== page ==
While A Certain Scientific Railgun itself stands out as a spin-off I consider better than the mother series, many of its best moments are delivered in anime-original arcs. If I am allowed to name only one scene in the show that left me with my mouth hanging open, it would be that one time when Misaka screams her head off and starts charging a shot, somehow assuming that Kuroko is around to hear and will deliver a projectile right into her arms in the nick of time… and that actually happens.

A fan of the other characters? Uiharu dissecting the villain’s master plan and its weakness while making sure the good guys’ last comrade remains undetected? Here you go. Saten overcoming state-of-the-art technology with the use of her trusty baseball bat? Coming right up!

While the main characters are busy showing off, side characters receive well-deserved closure (Ganbare! Kiyama-sensei!). And in the final act of the second season, Academy City itself takes a stand against some of its dirt, fleshing out the setting beyond what the eternally-busy original series could afford. While some dislike Railgun for its Hollywood-esque cheese, it is some tasty cheese indeed.

Then there are series where the anime-original content devoured what it was based on and somehow ended up being better (coughK-On!cough). But that might be a different topic altogether.

So, what is your best filler?

 

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Kanji:         異口同音
Hiragana:         いくどうおん
Romaji:         i – ku – dou – on
Literally:         different – mouth – same – sound
Meaning:         Different people sharing the same opinion.




Featured this week is To Aru Kagaku no Railgun’s AIM Burst. A monster created from a network of ten thousand human brains, the AIM Burst is a menace to the entire city, boasting a multitude of powerful offensive abilities and possibly infinite regenerative powers. However, the true nature of the creature is the amalgamation of the emotions of the ten thousand children hooked up to the network.

The brains absorbed into the network all belong to students of Academy City. They are boys and girls of various ages, personalities and dreams, most of whom have never met each other in their daily lives. However, all of them are connected through the pain and frustration of failure in their struggle against the “absolute wall called talent”. Those who wanted to be acknowledged, those who wanted to meet the expectations placed upon them, those who wanted to be of use to others but found themselves powerless… all of their anguish is contained within AIM Burst’s shrieks.

Of course, more uplifting examples of the idea are sure to be found within the varied world of anime. A great leader uniting the entire nation to fight against an evil, a peace-maker helping a conflicted group strive for a common goal, or maybe a pair of sworn enemies gaining mutual understanding, what characters and scenes does this week’s yojijukugo remind you of?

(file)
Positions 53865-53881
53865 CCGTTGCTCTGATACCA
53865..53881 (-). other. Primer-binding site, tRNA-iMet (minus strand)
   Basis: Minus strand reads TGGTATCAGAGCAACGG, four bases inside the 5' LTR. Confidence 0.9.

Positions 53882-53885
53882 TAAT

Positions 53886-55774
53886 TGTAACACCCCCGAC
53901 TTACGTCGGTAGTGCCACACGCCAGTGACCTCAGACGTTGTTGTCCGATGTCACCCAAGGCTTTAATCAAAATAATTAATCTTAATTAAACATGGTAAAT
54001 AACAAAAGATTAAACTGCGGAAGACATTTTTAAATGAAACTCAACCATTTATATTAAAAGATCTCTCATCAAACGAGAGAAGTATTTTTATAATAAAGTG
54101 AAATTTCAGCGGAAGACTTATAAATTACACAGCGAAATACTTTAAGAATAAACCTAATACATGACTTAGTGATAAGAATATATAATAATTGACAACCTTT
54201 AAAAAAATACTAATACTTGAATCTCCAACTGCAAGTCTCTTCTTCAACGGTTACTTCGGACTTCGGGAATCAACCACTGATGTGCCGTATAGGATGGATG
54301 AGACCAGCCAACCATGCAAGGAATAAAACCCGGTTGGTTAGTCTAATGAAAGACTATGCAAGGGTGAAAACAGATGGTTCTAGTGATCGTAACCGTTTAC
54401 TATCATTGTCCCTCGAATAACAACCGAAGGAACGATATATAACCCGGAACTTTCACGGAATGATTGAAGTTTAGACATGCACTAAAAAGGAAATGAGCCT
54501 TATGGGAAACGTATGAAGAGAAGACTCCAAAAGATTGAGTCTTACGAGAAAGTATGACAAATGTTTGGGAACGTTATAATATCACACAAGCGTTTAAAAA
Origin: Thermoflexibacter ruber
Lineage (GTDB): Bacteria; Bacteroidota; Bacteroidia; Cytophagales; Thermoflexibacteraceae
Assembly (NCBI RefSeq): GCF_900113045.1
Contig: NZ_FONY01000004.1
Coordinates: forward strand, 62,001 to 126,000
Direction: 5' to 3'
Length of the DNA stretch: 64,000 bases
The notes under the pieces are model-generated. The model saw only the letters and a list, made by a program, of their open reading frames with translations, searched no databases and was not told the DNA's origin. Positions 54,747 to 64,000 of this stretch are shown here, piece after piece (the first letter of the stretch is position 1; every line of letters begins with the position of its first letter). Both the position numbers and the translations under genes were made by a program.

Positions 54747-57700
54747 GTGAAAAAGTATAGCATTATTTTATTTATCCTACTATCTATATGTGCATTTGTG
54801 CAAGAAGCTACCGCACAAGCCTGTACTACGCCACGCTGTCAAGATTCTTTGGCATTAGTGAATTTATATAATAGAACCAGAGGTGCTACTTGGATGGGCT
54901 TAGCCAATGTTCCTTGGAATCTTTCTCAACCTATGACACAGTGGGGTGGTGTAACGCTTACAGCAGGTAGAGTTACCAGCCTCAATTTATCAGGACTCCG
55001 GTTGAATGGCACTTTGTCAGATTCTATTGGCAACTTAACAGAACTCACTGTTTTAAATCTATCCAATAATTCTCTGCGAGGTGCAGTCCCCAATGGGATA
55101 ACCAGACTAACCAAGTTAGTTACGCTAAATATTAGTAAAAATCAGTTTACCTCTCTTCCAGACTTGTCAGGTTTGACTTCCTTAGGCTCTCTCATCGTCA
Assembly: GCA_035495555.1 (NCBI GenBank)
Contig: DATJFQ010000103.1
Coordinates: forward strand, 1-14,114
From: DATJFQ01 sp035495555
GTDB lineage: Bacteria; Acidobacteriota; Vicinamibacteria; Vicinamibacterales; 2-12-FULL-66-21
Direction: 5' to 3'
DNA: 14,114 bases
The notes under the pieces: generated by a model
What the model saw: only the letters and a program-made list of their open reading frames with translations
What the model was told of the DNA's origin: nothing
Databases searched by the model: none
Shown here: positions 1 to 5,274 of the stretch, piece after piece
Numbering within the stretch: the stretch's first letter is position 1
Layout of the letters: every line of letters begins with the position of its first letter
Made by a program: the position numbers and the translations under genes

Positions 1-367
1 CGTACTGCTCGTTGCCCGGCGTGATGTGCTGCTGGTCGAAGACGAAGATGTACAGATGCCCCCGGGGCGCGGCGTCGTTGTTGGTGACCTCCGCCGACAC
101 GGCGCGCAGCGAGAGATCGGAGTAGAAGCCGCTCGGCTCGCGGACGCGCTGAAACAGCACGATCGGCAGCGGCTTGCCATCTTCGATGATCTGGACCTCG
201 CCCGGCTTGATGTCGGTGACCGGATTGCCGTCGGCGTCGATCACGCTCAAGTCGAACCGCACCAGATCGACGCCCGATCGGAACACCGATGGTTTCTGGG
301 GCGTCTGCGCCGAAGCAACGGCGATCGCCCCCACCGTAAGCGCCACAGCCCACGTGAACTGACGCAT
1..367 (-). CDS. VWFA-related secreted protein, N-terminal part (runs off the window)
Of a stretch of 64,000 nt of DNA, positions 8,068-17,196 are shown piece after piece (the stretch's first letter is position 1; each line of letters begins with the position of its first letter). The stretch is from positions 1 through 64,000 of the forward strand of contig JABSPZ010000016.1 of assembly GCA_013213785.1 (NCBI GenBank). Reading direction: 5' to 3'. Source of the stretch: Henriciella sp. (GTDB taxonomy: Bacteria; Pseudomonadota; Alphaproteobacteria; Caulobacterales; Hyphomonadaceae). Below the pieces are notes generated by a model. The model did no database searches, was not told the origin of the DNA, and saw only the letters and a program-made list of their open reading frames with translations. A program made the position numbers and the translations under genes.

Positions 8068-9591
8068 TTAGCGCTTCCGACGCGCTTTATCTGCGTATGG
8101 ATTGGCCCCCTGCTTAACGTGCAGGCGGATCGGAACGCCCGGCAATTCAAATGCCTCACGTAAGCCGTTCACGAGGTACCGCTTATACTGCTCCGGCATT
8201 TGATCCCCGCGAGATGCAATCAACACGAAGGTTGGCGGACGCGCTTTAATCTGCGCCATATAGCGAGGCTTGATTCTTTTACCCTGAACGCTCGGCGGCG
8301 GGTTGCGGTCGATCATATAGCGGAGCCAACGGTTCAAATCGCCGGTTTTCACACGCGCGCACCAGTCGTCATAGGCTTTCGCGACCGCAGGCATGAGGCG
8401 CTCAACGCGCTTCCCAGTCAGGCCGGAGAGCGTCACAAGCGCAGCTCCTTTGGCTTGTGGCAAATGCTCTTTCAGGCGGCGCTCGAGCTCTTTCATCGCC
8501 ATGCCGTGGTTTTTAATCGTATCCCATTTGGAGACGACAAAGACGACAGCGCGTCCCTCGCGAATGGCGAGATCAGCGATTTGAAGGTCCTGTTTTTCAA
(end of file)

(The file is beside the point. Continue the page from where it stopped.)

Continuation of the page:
Yojijukugo are four-kanji idioms representing some of the most important ideas and concepts in the Japanese language.

In this weekly series, I see how those ideas are represented in the anime world, and invite readers to share their own examples of series, characters and scenes best illustrating those concepts.

For other posts in this series, look for the Yojijukugo Series under the Category section on the right.

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Hands up those of you who can explain exactly how a refrigerator works. No, quoting Wikipedia is not allowed.

I’ll tell you, then. There’s a low-level gremlin living in the back of every refrigerator, and it casts a simple freezing spell-

What? You don’t believe me? What’s that I hear about a scientific explanation and chemical reactions? It’s not like you can explain those in detail, right?

Huh?

If we can believe something happens because it’s science, without understanding the process in detail, then science has indeed become a new religion. And that is exactly what we see happen in the world of To Aru Majutsu no Index. To the residents of Academy City, nothing that happens on the streets is surprising, even if it involves Gaussian acceleration, movement through the 11th dimension or subverting the principle of entropy. The kids studying there have seen so many incredible things that they can probably believe anything to be possible. That is, as long as you don’t mention magic.

A very powerful defense called the walking church. Supposedly.

The students are firm in their rejection of anything even vaguely smelling of magic. God, angels, demons? There’s no way something so unscientific could exist. That might well be a reasonable approach for the people of the new enlightened age… but how can they calmly reject any notion of this:

And nod their heads knowingly to this:

It certainly doesn’t seem like any of the kids have a firm grasp of what this ‘personal reality’ their teachers keep going on about actually is. If so, aren’t they magicians themselves? But that’s just it. They aren’t magicians

They are ability users. The Japanese term – nouryokusha (能力者) – is not that much different from the ESPers Haruhi made so famous, the chounouryokusha (超能力者). In fact, it is merely one kanji shorter. The missing kanji – chou () – means ‘to transcend’ when on its own, and it is the ‘supernatural’ in ‘supernatural ability user’.

Academy City is a world of the denial of the supernatural, and the brainwashing starts with the words the students use. Every time they use the term ability user, they’re also telling themselves there is nothing out of the ordinary about raining thunderbolts from your fingers. And if they keep repeating that long enough, they will start believing it. Because an ability is just science.

And science justifies everything.